I’m now outlining my second novel, a story about a motley group of strangers trying to rebuild a society after the apocalypse, and Colleen and I are considering how to follow-up on Fried!’s success. Like I said before, I’ve got the itch to edit another anthology and I can’t wait to get started. As soon as I can officially announce it the guidelines will be posted on my blog,

Joel A. Sutherland is a librarian, an editor and an author. His fiction has appeared in many anthologies and magazines, and Lachesis Publishing will soon release his first novel, Frozen Blood. He also co-edited Fried! Fast Food, Slow Deaths with his wife, Colleen Morris, and wrote the children’s book The Teddy Bears of Tomorrow (Sam’s Dot Publishing).

He is currently hard at work on a variety of writing projects, as well as completing his Masters in Library and Information Science from the University of Wales, Aberystwyth. In his free time—what little of that there is—he likes to play with his dog, Murphy, and watch zombie movies.

Visit Sutherland online at

Once again, thanks to Joel for granting the interview. *pops open a–regretably not free but still tasty–beer* In the words of Stuntman Mike, “Ladies, THAT was fun. Well…adios!”


  • Ana
    February 9, 2008 at 11:47 am

    Joel, thanks for the interview and good luck with the book!

  • PRMeister
    February 10, 2008 at 8:03 am

    You asked:

    Do you have any words of advice for first-time authors, desperately seeking publication and publicity?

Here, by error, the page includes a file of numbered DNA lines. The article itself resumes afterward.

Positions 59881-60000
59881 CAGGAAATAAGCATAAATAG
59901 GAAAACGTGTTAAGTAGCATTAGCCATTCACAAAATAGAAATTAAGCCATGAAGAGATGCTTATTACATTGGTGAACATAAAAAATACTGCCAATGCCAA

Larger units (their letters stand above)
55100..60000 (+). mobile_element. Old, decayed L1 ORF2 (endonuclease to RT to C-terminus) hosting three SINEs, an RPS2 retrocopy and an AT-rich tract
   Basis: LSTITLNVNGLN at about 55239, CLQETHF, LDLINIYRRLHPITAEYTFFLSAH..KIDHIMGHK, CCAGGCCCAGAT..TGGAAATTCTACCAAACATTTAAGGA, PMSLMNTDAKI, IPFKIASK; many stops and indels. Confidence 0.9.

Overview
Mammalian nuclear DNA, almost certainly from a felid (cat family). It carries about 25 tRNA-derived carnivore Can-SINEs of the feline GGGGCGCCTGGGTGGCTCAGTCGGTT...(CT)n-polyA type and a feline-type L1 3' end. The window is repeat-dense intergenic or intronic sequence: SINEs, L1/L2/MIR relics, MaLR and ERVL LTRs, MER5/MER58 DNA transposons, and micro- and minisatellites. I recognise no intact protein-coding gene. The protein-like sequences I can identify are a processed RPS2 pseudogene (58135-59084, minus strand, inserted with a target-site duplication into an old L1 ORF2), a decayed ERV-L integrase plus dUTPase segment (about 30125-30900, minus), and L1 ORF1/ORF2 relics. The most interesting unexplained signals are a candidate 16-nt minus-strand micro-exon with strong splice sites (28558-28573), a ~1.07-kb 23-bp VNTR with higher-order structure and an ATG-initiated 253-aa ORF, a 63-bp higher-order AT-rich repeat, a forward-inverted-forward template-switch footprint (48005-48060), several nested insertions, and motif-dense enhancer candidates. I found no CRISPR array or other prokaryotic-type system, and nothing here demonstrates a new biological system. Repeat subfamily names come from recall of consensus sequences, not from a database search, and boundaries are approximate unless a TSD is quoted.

I’ve written quite a few articles on this subject and advised hundreds of authors and publishing companies. There are certain strategies that are most effective and produce the most ROI when they are carefully integrated with all sorts of other book promotion activities.

    These days, at a minimum, you can really begin to actively promote and sell your book as long as you have 1. a web site and 2. your book is available at Amazon, and possibly with If you are focusing on the book trade and library sales, then you need book trade distribution, either a national wholesaler or a book distributor.

    I’m not a fan of the book trade. I am really into seeing authors succeed using direct, quantity and special sales. So item’s 1. and 2. are really all you need.

    That plus a really good book. If you have these things then you can go into the marketing stage and take any number of steps designed to sell your intellectual property in a lot of ways. That can be the subject of another article since once you are an author with a book, you can and should look at growing multiple income streams off what you have created and can do. But for books ready for publication and promotion, the steps below are all you need.

    The timing of news release actions initially depend on when the books are actually available so you can provide them to the interested media. You can provide galleys, advance review copies, finished books, or new editions.

    For your normal book publicity campaign cycle there are five major periods of opportunities:

    1. Pre-publication reviews (one dozen galleys needed) – four to six months before book publication.

    2. Magazines (100 to 300 advance review copies needed – four to six months before media and book publication) for reviews and feature stories.